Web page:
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Image credit: Ryan Graybill on Unsplash, 2017

Key messages

  • Biodiversity conservation and climate action are intrinsically linked: Biodiversity plays an important role in regulating the climate, yet at the same time, climate change affects all species and their habitats. Climate change impacts ecosystem dynamics and the suitability of habitats to biodiversity.
  • Ecosystem-based approaches can help to reduce the vulnerability of biodiversity, and ecosystems economic sectors can acknowledge and adapt to climate change by adopting an ecosystem-based approach. This can be achieved through, for habitat and species management, land-use adaptation and water management measures, which enhance the ecological infrastructure and increase robustness of local populations and habitats.
  • The EU policy framework, including the Biodiversity Strategy, Birds and Habitats directives, Natura 2000, the Green Infrastructure Strategy, and the EU Regulation on Invasive Species, provides for this, with associated measures under sectoral policies (e.g., the Common Agricultural Policy and Common Fisheries Policy). Substantial investments are made in knowledge development to support biodiversity, and restore or preserve healthy and ecosystems.

Impacts and vulnerabilities

Climate change affects biotic and abiotic factors that determine plant growth conditions, vegetation structure and composition, and the distribution and abundance of species and their interactions. Habitats may change or disappear, and populations of species may become increasingly isolated or vulnerable to extinction. In addition, invasive species and new diseases may further erode the native biodiversity. Even native pests can become a greater threat with milder winters or changes in season lengths.

Conserving and restoring ecosystems, for example by restoring peatlands or natural conditions in river basins, is not only beneficial for biodiversity itself, but also instrumental to reduce impacts of climate change on society (e.g. flooding).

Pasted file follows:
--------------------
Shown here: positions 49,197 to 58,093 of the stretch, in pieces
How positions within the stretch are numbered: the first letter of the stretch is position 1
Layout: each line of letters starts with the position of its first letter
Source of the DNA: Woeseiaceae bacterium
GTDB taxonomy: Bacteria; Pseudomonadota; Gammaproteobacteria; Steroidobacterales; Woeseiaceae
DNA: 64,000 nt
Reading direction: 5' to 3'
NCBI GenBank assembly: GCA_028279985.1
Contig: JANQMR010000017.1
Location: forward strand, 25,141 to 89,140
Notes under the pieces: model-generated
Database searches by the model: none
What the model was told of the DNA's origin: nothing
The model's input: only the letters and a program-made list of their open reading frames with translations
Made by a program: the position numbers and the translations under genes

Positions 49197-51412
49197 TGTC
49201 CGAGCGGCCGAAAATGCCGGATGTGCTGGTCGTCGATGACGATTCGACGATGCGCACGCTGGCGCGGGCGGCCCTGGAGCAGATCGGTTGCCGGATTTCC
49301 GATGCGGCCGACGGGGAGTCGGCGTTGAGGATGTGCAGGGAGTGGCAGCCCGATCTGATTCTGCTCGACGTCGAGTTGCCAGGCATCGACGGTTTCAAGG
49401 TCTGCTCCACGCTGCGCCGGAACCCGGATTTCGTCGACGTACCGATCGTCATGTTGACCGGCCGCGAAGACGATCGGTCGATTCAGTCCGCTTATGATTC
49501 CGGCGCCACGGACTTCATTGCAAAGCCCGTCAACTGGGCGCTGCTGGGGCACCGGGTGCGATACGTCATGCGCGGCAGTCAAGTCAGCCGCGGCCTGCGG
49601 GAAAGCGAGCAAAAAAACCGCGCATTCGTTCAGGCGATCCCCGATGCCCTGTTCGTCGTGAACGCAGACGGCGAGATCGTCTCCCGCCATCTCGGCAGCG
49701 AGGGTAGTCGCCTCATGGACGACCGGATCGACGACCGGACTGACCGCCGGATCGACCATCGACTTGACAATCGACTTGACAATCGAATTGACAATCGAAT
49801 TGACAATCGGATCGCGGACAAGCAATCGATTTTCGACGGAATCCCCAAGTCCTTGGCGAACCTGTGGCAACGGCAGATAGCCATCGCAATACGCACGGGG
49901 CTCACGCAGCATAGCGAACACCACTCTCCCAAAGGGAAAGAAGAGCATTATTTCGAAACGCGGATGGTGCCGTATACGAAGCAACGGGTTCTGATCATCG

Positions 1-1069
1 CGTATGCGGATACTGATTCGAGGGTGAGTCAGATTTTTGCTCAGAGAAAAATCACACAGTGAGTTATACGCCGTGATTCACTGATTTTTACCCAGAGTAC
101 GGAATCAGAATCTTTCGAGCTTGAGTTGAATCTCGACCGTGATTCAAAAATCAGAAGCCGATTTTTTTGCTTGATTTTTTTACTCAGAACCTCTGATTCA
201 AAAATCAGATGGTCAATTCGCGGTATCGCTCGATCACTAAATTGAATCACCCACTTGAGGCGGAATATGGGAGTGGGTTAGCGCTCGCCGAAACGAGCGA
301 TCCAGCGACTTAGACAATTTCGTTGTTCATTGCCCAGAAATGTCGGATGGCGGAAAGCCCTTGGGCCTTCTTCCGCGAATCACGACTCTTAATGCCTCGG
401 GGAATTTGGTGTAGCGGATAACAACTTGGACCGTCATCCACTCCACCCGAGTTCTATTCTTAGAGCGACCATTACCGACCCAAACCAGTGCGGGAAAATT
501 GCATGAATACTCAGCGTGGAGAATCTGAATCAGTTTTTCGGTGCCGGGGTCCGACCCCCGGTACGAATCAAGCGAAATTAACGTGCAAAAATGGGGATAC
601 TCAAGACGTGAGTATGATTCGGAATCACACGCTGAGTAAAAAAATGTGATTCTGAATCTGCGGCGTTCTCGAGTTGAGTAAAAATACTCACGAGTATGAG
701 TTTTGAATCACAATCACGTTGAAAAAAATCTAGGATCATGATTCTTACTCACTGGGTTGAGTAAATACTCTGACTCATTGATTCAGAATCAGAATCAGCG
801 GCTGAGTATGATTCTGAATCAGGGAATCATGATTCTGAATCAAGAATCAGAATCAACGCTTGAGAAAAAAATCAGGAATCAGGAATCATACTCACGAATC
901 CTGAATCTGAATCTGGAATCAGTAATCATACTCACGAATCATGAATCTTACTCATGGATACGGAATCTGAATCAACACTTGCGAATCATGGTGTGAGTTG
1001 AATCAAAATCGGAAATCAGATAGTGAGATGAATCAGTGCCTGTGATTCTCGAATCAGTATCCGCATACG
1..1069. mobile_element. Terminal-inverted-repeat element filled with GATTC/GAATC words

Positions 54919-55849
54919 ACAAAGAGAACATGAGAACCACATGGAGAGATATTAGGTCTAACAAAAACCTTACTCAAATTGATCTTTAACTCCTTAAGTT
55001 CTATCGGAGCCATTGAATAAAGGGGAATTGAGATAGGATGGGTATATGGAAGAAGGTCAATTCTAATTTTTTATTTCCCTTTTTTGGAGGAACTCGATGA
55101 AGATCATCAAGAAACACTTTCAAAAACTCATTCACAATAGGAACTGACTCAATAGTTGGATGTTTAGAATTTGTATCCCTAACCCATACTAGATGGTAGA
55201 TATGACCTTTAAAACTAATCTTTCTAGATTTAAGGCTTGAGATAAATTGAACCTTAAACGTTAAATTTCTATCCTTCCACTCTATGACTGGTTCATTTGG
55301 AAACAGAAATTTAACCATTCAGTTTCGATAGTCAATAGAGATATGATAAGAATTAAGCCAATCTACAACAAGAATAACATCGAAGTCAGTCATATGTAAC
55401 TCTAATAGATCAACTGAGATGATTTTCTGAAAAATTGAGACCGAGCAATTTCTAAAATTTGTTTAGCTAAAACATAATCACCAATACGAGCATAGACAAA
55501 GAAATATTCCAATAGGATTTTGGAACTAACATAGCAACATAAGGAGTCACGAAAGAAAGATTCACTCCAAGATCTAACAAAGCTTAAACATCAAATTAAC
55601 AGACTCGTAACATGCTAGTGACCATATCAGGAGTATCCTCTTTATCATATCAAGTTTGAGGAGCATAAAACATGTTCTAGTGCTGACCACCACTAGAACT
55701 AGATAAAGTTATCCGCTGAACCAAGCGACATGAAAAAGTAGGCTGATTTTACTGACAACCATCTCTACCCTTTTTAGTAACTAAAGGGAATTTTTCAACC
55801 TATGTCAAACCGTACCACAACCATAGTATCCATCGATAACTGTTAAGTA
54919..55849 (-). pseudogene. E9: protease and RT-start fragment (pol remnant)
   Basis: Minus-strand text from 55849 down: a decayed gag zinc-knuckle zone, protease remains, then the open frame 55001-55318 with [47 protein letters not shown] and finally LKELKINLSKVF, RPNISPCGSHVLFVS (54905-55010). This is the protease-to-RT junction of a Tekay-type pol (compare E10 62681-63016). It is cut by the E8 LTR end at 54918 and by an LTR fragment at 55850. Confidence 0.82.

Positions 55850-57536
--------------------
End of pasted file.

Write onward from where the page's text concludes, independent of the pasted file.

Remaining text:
Policy framework

The EU Biodiversity Strategy to 2030, adopted in 2020 in the context of the European Green Deal, sets EU biodiversity on a path to recovery, recognising that the biodiversity loss and climate crises are interrelated and require coordinated action. These linkages are also strongly acknowledged in the EU Adaptation Strategy, another essential component of the European Green Deal through the scaling up of Nature-based Solutions. Nature-based Solutions are seen as a key mechanism for tackling the dual crisis of biodiversity loss and climate change, as well as for the potential in providing benefits to nature, society and the economy.

EU policy acknowledges the critical role that green and blue landscape elements play in climate change adaptation, with the Natura 2000 network, established under the EU Birds and Habitats Directives, constituting a unique backbone of protected areas. Guidelines for dealing with climate change in the management of Natura 2000 sites were developed in 2013 to facilitate site management and decision making at local and regional levels. The guidelines specify the need to move from a static conservation perspective to an adaptive management approach, which involves the consideration of potential climate impacts and the design of management actions that take those impacts into account.

On June 22, 2022 the Commission adopted the proposal for the legally binding Nature Restoration Law. This is to ensure resilient  ecosystems, habitats and species in the face of climate change threats, contribute to climate mitigation and adaptation as a key Nature-based Solution.

The EU Strategy on Green Infrastructure makes a direct reference to the EU Strategy on Adaptation to Climate Change through actions on green infrastructure, ecosystem-based approaches to encourage adaptation and disaster risk reduction. The concept of Green Infrastructure describes ecological networks in their wider context (beyond protected areas) and emphasizes the importance of maintaining and restoring the provision of ecosystem goods and services for society and the value of multi-functional ecosystems. Green infrastructure also contributes to the coherence of the Natura 2000 network by improving landscape permeability. It creates ecological networks that can help improve future ecological resilience because the green corridors allow species to shift their ranges in response to climate change.

Invasive alien species represent one of the primary threats to biodiversity and ecosystem services, especially in geographically and evolutionary isolated ecosystems, such as small islands. Among other factors, climate change increases the risk of (new) invasive species distribution, particularly thermophilic species. This is addressed in the EU Regulation on Invasive Species.

Particularly with regard to ecosystem services, there are synergies with other sectors. The EU Farm-to-Fork Strategy explicitly links the food supply chain with biodiversity and climate. In addition, the Water Framework Directive, the Marine Strategy Framework Directive, the Common Agricultural Policy and the Common Fisheries Policy all have sector approaches for addressing co-benefits related to biodiversity and climate.


Improving the knowledge base